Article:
Scabies is an unpleasant skin disease. It used to be quite common in the past, but generally improving hygienic conditions caused its decrease.


The scabies is caused by a parasitic mite known as the sarcoptes scabiei. The infection starts when the female mites get into the skin. The transmission occurs by a close contact with an infected person. It spreads easily in communities with low hygienic standards.


Female mites crawl through the skin and produce small tunnels. The most affected skin is a thin skin between the fingers, the skin on the penis, foreskin, scrotum and the skin on the wrists. The skin affection is itchy and there may be visible reddish lines corresponding with the mite corridors. The itching worsens when the skin gets sweaty or warmed up. The affected person usually scratches the skin, which increases the risk of secondary bacterial infections (secondary impetigo).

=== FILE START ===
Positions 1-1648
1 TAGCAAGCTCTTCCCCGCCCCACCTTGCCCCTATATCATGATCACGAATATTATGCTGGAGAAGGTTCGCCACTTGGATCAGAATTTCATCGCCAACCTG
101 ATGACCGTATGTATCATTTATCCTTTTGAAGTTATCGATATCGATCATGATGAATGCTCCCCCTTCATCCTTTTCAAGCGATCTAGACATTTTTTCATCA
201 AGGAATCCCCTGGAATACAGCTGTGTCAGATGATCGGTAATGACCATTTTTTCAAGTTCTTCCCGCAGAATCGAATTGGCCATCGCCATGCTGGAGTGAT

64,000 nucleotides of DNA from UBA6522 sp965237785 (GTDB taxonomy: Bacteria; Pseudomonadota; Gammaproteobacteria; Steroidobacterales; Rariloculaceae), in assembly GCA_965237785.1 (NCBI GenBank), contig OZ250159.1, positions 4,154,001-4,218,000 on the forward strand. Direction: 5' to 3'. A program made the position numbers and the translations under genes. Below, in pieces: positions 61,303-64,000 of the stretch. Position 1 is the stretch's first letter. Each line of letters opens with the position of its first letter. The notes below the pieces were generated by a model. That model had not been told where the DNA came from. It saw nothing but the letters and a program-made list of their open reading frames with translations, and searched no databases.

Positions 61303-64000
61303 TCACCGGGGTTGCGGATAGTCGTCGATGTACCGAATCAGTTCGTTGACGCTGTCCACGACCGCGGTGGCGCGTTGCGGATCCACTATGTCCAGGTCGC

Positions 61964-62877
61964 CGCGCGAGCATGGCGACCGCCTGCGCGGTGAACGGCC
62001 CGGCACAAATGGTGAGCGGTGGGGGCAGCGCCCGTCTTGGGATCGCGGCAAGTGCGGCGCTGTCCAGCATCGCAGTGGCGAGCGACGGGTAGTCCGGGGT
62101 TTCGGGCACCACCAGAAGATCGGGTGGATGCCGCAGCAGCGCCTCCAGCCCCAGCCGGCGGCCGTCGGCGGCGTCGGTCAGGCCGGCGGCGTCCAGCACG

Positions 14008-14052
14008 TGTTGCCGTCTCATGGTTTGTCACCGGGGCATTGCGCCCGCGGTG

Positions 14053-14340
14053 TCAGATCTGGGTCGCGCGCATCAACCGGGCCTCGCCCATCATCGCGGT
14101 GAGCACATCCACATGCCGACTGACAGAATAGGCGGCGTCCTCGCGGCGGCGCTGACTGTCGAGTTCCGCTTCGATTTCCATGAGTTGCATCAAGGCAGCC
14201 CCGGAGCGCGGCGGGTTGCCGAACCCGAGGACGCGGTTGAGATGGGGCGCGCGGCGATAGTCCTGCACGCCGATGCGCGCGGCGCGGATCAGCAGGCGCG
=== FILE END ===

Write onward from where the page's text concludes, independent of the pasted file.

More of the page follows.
The diagnosis is usually confirmed by a dermatologist. When the situation is unclear, it is possible to obtain a tissue sample of the affected skin and let it examine under a microscope with a good chance of finding the mites.


The risk of infection may be decreased by adequate hygienic habits.


The treatment usually includes local applications of various preparations in form of ointments. The therapy should be combined with rigorous hygiene, particularly regular washing and ironing of personal clothing. Secondary bacterial infection of scratched skin areas is cured by antibiotics.


Jiri Stefanek, MD  Author of texts: Jiri Stefanek, MD
 Sources: basic text sources